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‘This Acquittal Sends Three Dangerous Messages to Future Presidents’

For the first time in American history, a U.S. president has been impeached twice.

And for the second time, Donald Trump was acquitted of high crimes and misdemeanors as Republicans rallied around him, some even ignoring the proceedings before them. So is impeachment a broken process—or did this still matter?

POLITICO Magazine asked a select group of political and legal experts what they saw over the past few weeks, and how—or whether—it will echo through American history. Many saw it as a pivotal point in the country’s political evolution, if not a gripping news event, though they read the implications very differently.

It will permanently shape Trump’s reputation, said historians—as well as the reputations of the individual senators who voted to acquit. Others warned of a backlash against Democrats, or a violent anti-government movement emboldened by Trump being let off the hook. Some were more optimistic about its importance: The historian Mary Frances Berry, for instance, said Trump’s two-time acquittal would keep impeachment “rare and principled.” And quite possibly the final outcome is entirely outside the hands of Congress, or Washington: Geoffrey Kabaservice, the historian of conservative politics, thinks the final meaning depends less on what happened this week and more on the course American voters finally choose.

‘The lack of a conviction for Trump sends a chilling message’

Keisha N. Blain is an associate professor of history at the University of Pittsburgh, a 2020-21 Fellow at the Carr Center for Human Rights Policy at Harvard University, and author of Set the World on Fire and Until I Am Free.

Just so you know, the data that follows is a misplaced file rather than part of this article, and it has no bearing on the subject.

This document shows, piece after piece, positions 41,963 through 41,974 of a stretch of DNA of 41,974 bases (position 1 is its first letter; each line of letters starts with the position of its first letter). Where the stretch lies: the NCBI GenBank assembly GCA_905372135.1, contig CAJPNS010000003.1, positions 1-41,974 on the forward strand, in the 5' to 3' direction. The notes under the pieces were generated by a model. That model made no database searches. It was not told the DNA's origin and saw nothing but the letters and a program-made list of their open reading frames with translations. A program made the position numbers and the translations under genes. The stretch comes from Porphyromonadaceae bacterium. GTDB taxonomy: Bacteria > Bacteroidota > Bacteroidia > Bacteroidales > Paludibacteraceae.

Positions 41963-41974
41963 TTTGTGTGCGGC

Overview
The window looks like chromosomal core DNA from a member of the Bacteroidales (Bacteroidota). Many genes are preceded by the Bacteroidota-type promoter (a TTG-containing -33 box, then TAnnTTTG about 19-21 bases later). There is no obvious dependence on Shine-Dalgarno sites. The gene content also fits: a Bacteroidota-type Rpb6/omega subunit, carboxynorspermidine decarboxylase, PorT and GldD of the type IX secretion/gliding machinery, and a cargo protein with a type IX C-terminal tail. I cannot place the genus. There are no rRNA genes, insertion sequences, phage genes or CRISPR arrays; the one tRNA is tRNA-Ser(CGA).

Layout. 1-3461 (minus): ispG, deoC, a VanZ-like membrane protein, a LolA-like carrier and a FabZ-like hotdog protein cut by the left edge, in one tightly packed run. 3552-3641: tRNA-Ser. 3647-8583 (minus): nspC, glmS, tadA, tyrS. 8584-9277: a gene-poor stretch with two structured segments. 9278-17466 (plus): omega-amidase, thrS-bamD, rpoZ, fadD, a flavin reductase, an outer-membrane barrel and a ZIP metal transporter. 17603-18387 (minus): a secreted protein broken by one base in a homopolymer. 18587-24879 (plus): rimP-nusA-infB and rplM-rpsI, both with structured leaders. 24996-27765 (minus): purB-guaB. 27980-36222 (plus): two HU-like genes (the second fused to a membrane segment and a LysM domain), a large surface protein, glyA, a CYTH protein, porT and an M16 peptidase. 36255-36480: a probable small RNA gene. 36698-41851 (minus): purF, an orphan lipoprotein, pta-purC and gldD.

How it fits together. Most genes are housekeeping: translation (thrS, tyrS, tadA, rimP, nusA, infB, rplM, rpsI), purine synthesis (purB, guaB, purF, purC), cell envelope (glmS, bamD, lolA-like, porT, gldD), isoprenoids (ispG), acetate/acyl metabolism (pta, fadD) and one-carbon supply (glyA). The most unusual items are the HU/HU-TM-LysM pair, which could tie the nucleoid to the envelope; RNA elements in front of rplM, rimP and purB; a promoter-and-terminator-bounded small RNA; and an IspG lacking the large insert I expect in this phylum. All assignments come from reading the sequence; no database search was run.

The failure to convict former President Donald Trump is unfortunate but not surprising. In effect, it reveals that violence and white supremacy will continue to shape American politics—as they have since the nation’s founding. The invasion of the Capitol on January 6 connects to a long history of white supremacist violence and terror. Throughout the nation’s history, white people have often used violence and intimidation to retain power—the list is long and includes white militias in the Antebellum South, the rise of the Ku Klux Klan after the Civil War and the Wilmington massacre of 1898. The insurrection of January 6 is only the most recent iteration of white supremacist violence cloaked under the guise of “political dissent.” The presence of racist symbols such as the Confederate flag and the noose underscore this point.

‘Trump was not exonerated’

Allan J. Lichtman is a history professor and author of The Case for Impeachment.

The second impeachment trial of Donald Trump has three distinct audiences: the senators, the American people and the incoming Attorney General Merrick Garland. The first audience was never the most important. The impeachment managers realized that no matter how powerful and compelling their case, most Republican senators had closed minds and would put party and personal political advantage above loyalty to country. Nonetheless, it is notable that for the first time in history, a bipartisan majority of both parties voted to convict an American president, even if the vote fell short of the two-thirds needed for conviction. Trump was not exonerated.

Read entire article at Politico